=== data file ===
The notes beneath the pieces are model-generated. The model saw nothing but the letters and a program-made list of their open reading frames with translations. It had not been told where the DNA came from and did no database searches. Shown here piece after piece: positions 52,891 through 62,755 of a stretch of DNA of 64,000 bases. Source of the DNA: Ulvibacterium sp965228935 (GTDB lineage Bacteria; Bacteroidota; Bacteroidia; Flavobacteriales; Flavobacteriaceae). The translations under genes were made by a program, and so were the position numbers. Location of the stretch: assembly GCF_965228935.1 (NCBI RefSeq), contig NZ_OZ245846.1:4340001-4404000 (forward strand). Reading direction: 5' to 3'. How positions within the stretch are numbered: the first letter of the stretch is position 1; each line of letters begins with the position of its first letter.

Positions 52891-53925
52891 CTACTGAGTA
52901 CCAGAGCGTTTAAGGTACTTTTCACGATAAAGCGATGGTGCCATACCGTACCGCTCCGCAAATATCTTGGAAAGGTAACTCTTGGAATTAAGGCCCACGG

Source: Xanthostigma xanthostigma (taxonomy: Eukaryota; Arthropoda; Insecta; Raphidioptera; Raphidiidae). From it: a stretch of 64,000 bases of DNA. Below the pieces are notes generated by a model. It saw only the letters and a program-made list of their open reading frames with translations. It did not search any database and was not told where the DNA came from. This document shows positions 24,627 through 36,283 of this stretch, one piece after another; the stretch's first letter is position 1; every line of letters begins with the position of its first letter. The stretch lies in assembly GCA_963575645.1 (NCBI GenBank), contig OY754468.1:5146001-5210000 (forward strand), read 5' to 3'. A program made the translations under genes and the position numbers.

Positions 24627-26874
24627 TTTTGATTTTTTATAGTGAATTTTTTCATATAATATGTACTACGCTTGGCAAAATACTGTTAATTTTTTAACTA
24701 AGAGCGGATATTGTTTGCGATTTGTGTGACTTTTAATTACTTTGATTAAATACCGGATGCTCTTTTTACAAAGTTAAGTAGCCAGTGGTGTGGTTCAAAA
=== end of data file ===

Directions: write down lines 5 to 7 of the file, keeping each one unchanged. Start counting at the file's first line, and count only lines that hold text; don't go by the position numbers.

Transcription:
Source: Xanthostigma xanthostigma (taxonomy: Eukaryota; Arthropoda; Insecta; Raphidioptera; Raphidiidae). From it: a stretch of 64,000 bases of DNA. Below the pieces are notes generated by a model. It saw only the letters and a program-made list of their open reading frames with translations. It did not search any database and was not told where the DNA came from. This document shows positions 24,627 through 36,283 of this stretch, one piece after another; the stretch's first letter is position 1; every line of letters begins with the position of its first letter. The stretch lies in assembly GCA_963575645.1 (NCBI GenBank), contig OY754468.1:5146001-5210000 (forward strand), read 5' to 3'. A program made the translations under genes and the position numbers.

Positions 24627-26874
24627 TTTTGATTTTTTATAGTGAATTTTTTCATATAATATGTACTACGCTTGGCAAAATACTGTTAATTTTTTAACTA